Summary: Breast reconstruction remains an important field in plastic surgery, with most procedures using implants and/or autologous tissue. Few series report on experience with fat grafting as the primary form of breast reconstruction. The present article describes a new method of breast reconstruction using a three-dimensional absorbable mesh construct - or Lotus scaffold - and autologous fat grafting. A retrospective review was performed for all patients who underwent breast reconstruction using the Lotus scaffold and autologous fat grafting. Postoperative mammograms and magnetic resonance imaging scans were analyzed. Tissue specimens collected at subsequent procedures were harvested and stained with hematoxylin and eosin for histologic evaluation. Lastly, compression testing of the scaffold was performed using a tensiometer and digital tracking technology. Twenty-two patients underwent reconstruction of 28 breasts using the Lotus scaffold and autologous fat grafting between February of 2015 and February of 2018. Average follow-up was 19 months. All patients were satisfied with final breast shape and size. Mean patient age was 60.5 years and the average body mass index was 28 kg/m2. Patients required on average two fat grafting sessions to achieve a successful result (range, zero to four). Postoperative mammography and magnetic resonance imaging showed robust adipose tissue in the breast with a slowly resorbing mesh and no oil cysts or calcifications. Histologic evaluation showed the presence of fat tissue around the scaffold and no evidence of capsule formation. Compression testing revealed the Lotus scaffold to be compliant with a high-resilience profile. The Lotus scaffold with autologous fat grafting is a viable method for breast reconstruction, giving the patient an autologous reconstruction with less morbidity compared to free tissue transfer. CLINICAL QUESTION/LEVEL OF EVIDENCE: Therapeutic, IV.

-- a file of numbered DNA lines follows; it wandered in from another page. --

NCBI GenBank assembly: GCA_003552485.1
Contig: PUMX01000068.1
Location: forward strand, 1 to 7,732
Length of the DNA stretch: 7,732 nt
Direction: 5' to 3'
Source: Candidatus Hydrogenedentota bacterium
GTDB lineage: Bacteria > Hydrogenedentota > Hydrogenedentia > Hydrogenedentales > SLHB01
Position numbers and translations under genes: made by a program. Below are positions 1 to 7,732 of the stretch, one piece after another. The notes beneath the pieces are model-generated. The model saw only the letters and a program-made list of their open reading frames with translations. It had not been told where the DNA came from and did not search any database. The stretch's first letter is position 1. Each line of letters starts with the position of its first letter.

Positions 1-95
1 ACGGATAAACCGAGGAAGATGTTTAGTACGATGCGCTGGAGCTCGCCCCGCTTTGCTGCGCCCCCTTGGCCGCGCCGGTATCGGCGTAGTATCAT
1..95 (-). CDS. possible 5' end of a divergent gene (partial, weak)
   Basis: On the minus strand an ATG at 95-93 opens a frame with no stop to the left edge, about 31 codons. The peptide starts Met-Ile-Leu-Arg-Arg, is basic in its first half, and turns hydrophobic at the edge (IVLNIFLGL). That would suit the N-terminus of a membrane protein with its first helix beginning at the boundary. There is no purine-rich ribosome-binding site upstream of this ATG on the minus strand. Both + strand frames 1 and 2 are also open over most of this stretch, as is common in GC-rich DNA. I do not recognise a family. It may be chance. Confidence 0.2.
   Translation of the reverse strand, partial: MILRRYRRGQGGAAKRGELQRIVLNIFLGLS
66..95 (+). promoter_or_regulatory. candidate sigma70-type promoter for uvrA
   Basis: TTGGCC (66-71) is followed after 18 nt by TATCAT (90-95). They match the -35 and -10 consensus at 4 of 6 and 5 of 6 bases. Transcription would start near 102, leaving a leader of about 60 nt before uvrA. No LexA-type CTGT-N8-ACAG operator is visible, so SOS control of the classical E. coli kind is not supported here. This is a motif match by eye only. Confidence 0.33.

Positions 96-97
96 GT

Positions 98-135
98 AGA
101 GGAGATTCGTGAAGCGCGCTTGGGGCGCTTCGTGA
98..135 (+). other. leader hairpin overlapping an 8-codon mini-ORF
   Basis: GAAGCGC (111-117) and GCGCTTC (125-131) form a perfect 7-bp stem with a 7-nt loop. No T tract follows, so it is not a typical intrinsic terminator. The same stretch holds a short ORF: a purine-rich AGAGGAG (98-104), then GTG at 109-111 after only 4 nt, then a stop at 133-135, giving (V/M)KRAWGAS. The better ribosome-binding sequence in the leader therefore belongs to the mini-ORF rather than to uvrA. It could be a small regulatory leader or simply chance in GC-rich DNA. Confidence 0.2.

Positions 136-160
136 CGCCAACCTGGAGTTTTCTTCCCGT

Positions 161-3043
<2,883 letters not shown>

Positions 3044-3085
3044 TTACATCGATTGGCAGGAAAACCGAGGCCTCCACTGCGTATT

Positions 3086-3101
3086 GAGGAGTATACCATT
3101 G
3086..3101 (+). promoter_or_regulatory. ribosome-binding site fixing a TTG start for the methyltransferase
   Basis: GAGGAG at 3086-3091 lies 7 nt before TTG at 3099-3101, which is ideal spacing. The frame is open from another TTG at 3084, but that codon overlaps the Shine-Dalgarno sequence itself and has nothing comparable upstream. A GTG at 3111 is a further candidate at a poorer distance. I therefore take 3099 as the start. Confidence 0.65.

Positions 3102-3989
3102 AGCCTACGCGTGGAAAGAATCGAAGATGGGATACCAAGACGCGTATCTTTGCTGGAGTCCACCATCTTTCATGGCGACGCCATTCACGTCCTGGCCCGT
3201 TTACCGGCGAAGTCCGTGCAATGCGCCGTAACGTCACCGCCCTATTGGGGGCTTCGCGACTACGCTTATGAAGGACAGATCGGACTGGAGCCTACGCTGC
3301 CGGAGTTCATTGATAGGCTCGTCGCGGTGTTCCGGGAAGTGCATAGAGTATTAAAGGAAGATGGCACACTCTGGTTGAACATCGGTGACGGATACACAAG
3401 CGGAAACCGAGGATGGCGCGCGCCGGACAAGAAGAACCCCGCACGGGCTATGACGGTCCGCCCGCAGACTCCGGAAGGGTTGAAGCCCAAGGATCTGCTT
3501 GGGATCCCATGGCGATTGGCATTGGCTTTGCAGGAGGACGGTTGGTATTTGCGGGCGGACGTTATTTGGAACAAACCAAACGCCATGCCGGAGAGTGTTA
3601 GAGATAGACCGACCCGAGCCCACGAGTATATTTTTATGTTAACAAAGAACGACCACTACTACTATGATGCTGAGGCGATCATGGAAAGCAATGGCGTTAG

|Original language||English (US)|
|Journal||Plastic and Reconstructive Surgery|
|State||Accepted/In press - 2020|
ASJC Scopus subject areas